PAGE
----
Optimizing Business Losses
Business losses can happen, whether you’re operating a new company that hasn’t yet earned a profit or a mature business that’s been squeezed by today’s volatile economy. While no one likes to lose money, the federal tax code helps soften the blow by allowing businesses to apply their losses to offset taxable income in future years, subject to certain limitations. Here’s what you need to know.
Do You Qualify for the Deduction?
The net operating loss (NOL) deduction addresses the tax inequities that can exist between businesses with stable income and those with fluctuating income. It essentially lets the latter average out their income and losses over the years and pay tax accordingly.
You may be eligible for the NOL deduction if your deductions for the tax year are greater than your income. The loss generally must be caused by deductions related to your:
- Business (Schedules C and F losses, or Schedule K-1 losses from partnerships or S corporations),
- Casualty and theft losses from a federally declared disaster (personal or business), or
- Rental property (Schedule E).
The following generally aren’t allowed when determining your NOL:
- Capital losses that exceed capital gains
- The exclusion for gains from the sale or exchange of qualified small business stock
- Nonbusiness deductions that exceed nonbusiness income
- The NOL deduction itself
- The Section 199A qualified business income deduction
Individuals and C corporations are eligible to claim the NOL deduction. Partnerships and S corporations generally aren’t eligible, but partners and shareholders can use their separate shares of the business’s income and deductions to calculate their individual NOLs.
What Are the Limitations?
The Tax Cuts and Jobs Act (TCJA) made significant changes to the rules for NOLs. Previously, taxpayers could carry back NOLs for two years, and carry forward the losses 20 years. They also could apply their NOLs against 100% of their taxable income.
The TCJA limits the NOL deduction to 80% of taxable income for the year and eliminates the carryback of NOLs (except for certain farming losses). It does, however, allow NOLs to be carried forward indefinitely.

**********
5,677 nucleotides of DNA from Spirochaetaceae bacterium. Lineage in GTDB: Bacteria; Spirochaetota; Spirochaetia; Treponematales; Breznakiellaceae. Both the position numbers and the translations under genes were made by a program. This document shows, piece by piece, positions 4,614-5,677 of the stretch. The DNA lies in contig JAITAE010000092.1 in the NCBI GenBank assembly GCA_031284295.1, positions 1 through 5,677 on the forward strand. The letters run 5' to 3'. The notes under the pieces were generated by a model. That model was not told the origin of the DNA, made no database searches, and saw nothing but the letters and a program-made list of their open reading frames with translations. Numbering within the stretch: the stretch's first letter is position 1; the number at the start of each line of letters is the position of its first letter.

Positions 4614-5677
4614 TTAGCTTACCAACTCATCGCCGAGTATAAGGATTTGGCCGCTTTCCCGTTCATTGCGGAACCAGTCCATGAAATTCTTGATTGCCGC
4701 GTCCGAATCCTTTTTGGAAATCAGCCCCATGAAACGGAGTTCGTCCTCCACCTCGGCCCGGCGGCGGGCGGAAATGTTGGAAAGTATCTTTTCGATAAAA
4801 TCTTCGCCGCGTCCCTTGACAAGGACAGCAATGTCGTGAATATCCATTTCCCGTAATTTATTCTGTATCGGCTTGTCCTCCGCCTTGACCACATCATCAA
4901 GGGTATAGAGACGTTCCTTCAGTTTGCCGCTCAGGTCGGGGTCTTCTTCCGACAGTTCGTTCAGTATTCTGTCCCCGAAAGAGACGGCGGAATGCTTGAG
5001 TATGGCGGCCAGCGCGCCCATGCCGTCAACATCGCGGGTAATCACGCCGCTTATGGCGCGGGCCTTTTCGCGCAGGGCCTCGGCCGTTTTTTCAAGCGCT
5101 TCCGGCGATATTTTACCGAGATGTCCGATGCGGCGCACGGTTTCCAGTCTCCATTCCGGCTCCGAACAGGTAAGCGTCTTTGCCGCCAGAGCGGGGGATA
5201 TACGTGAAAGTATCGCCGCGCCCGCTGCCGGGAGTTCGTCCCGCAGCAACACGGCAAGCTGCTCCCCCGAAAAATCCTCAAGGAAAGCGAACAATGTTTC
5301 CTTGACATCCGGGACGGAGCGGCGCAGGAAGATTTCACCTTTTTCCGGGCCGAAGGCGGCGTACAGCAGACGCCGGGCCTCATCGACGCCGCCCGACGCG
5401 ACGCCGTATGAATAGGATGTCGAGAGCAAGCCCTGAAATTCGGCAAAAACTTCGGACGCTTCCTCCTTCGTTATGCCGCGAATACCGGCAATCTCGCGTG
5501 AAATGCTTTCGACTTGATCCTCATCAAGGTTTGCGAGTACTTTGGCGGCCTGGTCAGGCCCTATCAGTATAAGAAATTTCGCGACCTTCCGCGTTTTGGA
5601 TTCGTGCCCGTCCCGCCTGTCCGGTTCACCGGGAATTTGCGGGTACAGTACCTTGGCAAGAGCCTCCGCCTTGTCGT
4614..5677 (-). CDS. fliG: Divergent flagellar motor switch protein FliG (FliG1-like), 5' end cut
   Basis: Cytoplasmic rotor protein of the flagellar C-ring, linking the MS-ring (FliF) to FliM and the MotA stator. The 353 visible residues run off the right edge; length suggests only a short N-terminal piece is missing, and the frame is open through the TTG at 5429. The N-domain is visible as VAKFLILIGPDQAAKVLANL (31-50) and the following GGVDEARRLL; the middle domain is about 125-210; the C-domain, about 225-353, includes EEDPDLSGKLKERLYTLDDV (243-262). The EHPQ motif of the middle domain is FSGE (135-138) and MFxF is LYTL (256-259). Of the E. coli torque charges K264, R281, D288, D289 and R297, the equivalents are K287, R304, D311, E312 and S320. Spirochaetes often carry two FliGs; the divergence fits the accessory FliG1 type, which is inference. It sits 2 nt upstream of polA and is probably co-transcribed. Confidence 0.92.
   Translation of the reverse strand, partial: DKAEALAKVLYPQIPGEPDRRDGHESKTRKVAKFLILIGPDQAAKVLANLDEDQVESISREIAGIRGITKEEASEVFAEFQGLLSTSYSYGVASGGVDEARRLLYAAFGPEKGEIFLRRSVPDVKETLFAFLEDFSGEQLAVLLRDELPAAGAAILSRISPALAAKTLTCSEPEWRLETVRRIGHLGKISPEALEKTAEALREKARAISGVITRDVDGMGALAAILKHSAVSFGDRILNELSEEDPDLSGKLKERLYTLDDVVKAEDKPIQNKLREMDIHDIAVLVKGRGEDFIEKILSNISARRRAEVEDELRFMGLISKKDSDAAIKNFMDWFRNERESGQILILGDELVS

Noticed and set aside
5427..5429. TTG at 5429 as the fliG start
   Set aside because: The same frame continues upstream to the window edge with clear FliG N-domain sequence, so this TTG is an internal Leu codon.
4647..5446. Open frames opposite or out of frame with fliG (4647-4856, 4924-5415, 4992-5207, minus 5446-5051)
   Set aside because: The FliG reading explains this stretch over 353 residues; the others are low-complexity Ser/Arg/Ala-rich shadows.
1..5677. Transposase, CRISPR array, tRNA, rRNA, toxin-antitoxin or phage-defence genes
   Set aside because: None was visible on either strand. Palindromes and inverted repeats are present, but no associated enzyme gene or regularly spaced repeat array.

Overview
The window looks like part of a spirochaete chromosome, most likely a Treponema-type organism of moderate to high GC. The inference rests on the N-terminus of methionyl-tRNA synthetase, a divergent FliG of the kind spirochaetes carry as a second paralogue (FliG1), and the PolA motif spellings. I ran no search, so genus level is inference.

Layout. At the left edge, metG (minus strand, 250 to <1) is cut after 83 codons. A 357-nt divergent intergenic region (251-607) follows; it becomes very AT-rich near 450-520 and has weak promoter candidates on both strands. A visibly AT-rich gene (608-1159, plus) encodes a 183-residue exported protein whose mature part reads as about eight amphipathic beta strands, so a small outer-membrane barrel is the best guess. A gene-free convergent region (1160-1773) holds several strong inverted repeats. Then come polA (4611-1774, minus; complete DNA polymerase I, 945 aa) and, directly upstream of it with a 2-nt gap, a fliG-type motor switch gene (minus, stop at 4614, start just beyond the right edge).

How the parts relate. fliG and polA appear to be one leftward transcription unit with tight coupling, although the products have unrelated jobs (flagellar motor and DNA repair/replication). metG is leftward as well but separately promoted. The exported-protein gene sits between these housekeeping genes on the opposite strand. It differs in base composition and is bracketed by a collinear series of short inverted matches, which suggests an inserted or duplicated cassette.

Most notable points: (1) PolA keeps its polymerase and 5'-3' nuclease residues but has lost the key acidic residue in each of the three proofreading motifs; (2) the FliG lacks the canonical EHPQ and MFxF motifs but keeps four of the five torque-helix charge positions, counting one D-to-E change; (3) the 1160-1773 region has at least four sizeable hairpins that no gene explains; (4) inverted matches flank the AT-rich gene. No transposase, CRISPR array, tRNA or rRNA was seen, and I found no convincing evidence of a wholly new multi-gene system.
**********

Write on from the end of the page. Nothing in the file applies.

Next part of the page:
The CARES Act temporarily loosened the TCJA’s restrictions. It allowed NOLs arising in 2018, 2019 or 2020 to be carried back five years and removed the taxable income limitation for years beginning before 2021. As a result, NOLs could completely offset income.
The CARES Act provisions have expired, though. The 80% income limitation kicked in again for NOLs that arose in 2021 and going forward, and you generally can only carry forward NOLs arising in tax years after 2020 (with the exception for certain farming losses).
If your NOL carryforward is more than your taxable income for the year to which you carry it, you may have an NOL carryover. The carryover will be the excess of the NOL deduction over your modified taxable income for the carryforward year. If your NOL deduction includes multiple NOLs, you must apply them against your modified taxable income in the same order that you incurred them, beginning with the earliest.
Are Excess Business Losses Deductible?
Prior to the TCJA, noncorporate taxpayers generally could reduce their taxable nonbusiness income (for example, salary, capital gains, dividends or interest) with their aggregate business losses from pass-through entities or sole proprietorships. The TCJA, however, established an “excess business loss” limitation, which took effect in 2021. For partnerships or S corporations, the excess business loss limitation is applied at the partner or shareholder level, after the outside basis, at-risk and passive activity loss limitations have been applied.
Under the new rule, noncorporate taxpayers’ business losses can offset only business-related income or gain, plus an inflation-adjusted threshold. For 2022, that threshold is $270,000 ($540,000 if married filing jointly). For 2023, it rises to $289,000 ($578,000 for married filing jointly). The remaining losses are treated as an NOL carryforward to the next tax year. In other words, you can’t fully deduct them because they become subject to the 80% income limitation on NOLs, reducing their tax value.
Important: Under the Inflation Reduction Act, the excess business loss limitation applies to tax years beginning before January 1, 2029. Under the TCJA, it had been scheduled to expire after December 31, 2026.
How Does the Deduction Affect Tax Planning?
It’s worth keeping in mind that, under the NOL deduction limits, a $1 loss sustained in the current year could end up being worth only 80 cents for tax purposes. This might affect your decision to, for example, claim bonus depreciation on a capital asset in the year of purchase.
If claiming bonus depreciation in year-one would result in a large loss, it might prove more advantageous from a tax perspective to skip it. By instead amortizing the expense, you can fully deduct the cost over the asset’s life.
The rules regarding the tax treatment of business losses are complex, especially when accounting for how NOLs can interact with other potential tax breaks. Contact Kirsch CPA Group to help you chart the best course forward for your circumstances.
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